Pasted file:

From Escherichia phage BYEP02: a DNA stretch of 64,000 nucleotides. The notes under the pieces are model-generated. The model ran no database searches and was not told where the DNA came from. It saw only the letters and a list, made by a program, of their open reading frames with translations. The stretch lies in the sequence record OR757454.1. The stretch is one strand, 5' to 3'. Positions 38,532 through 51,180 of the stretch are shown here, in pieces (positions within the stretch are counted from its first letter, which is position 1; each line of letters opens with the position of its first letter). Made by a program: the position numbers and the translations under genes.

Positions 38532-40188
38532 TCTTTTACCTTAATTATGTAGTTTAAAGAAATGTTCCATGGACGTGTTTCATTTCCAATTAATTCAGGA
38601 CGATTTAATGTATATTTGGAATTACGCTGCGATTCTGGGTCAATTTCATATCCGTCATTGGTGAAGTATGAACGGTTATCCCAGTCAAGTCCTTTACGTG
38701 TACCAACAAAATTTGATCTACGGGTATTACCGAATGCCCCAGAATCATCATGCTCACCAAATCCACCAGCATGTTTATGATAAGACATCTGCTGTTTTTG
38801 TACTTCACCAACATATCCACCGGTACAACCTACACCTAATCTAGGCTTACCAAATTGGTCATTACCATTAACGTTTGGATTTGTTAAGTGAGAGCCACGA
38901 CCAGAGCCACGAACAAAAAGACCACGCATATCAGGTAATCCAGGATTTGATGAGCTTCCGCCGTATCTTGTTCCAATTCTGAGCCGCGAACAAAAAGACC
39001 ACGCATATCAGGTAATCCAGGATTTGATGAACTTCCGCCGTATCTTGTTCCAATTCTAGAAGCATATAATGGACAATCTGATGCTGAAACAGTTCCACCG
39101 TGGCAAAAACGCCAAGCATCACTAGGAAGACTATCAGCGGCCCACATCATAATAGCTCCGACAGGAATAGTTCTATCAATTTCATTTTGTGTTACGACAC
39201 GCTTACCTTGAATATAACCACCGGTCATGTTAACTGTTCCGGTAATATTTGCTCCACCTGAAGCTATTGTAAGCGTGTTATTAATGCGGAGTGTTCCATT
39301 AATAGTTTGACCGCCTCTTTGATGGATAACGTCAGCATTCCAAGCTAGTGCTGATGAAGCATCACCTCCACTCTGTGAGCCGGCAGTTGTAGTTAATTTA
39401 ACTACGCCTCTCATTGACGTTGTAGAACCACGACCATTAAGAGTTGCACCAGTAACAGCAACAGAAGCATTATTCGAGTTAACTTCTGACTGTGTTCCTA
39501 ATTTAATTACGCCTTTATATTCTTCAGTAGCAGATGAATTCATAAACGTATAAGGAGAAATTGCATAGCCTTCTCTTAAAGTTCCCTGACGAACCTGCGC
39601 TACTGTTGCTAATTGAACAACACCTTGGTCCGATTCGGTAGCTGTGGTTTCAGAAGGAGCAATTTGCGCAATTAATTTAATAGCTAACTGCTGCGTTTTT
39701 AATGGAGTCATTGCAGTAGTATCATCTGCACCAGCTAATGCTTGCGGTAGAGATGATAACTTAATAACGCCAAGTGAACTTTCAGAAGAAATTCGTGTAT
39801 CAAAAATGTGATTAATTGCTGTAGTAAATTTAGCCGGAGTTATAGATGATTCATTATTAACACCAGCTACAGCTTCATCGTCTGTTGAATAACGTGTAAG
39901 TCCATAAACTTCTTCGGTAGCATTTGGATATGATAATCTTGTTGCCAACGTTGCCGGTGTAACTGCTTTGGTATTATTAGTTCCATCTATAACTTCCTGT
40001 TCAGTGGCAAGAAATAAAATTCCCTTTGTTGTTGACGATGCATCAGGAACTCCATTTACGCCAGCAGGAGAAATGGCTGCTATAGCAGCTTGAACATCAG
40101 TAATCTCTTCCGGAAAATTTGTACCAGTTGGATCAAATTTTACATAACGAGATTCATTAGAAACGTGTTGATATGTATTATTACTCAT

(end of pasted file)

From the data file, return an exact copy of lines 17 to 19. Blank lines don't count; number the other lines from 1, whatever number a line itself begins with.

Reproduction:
39901 TCCATAAACTTCTTCGGTAGCATTTGGATATGATAATCTTGTTGCCAACGTTGCCGGTGTAACTGCTTTGGTATTATTAGTTCCATCTATAACTTCCTGT
40001 TCAGTGGCAAGAAATAAAATTCCCTTTGTTGTTGACGATGCATCAGGAACTCCATTTACGCCAGCAGGAGAAATGGCTGCTATAGCAGCTTGAACATCAG
40101 TAATCTCTTCCGGAAAATTTGTACCAGTTGGATCAAATTTTACATAACGAGATTCATTAGAAACGTGTTGATATGTATTATTACTCAT